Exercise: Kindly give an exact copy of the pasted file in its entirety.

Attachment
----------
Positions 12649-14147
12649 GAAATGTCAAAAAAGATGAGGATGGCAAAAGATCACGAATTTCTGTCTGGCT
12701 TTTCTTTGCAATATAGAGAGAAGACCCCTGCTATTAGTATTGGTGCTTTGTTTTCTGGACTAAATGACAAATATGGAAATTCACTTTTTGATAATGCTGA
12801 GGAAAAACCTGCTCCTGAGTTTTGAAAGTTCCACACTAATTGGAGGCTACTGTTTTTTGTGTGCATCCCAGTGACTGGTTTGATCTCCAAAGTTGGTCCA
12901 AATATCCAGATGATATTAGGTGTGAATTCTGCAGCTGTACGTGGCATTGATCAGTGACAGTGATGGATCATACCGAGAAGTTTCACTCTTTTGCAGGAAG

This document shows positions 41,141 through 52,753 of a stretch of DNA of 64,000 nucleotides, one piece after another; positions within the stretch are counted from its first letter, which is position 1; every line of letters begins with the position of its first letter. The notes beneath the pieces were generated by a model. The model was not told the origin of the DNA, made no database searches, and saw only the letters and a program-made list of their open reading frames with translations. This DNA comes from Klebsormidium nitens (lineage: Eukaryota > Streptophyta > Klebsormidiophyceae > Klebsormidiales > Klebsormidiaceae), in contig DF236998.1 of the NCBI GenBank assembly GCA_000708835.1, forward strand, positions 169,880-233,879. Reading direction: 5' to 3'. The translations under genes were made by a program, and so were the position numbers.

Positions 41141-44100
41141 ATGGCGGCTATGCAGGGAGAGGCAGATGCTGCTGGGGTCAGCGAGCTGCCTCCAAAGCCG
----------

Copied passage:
Positions 12649-14147
12649 GAAATGTCAAAAAAGATGAGGATGGCAAAAGATCACGAATTTCTGTCTGGCT
12701 TTTCTTTGCAATATAGAGAGAAGACCCCTGCTATTAGTATTGGTGCTTTGTTTTCTGGACTAAATGACAAATATGGAAATTCACTTTTTGATAATGCTGA
12801 GGAAAAACCTGCTCCTGAGTTTTGAAAGTTCCACACTAATTGGAGGCTACTGTTTTTTGTGTGCATCCCAGTGACTGGTTTGATCTCCAAAGTTGGTCCA
12901 AATATCCAGATGATATTAGGTGTGAATTCTGCAGCTGTACGTGGCATTGATCAGTGACAGTGATGGATCATACCGAGAAGTTTCACTCTTTTGCAGGAAG

This document shows positions 41,141 through 52,753 of a stretch of DNA of 64,000 nucleotides, one piece after another; positions within the stretch are counted from its first letter, which is position 1; every line of letters begins with the position of its first letter. The notes beneath the pieces were generated by a model. The model was not told the origin of the DNA, made no database searches, and saw only the letters and a program-made list of their open reading frames with translations. This DNA comes from Klebsormidium nitens (lineage: Eukaryota > Streptophyta > Klebsormidiophyceae > Klebsormidiales > Klebsormidiaceae), in contig DF236998.1 of the NCBI GenBank assembly GCA_000708835.1, forward strand, positions 169,880-233,879. Reading direction: 5' to 3'. The translations under genes were made by a program, and so were the position numbers.

Positions 41141-44100
41141 ATGGCGGCTATGCAGGGAGAGGCAGATGCTGCTGGGGTCAGCGAGCTGCCTCCAAAGCCG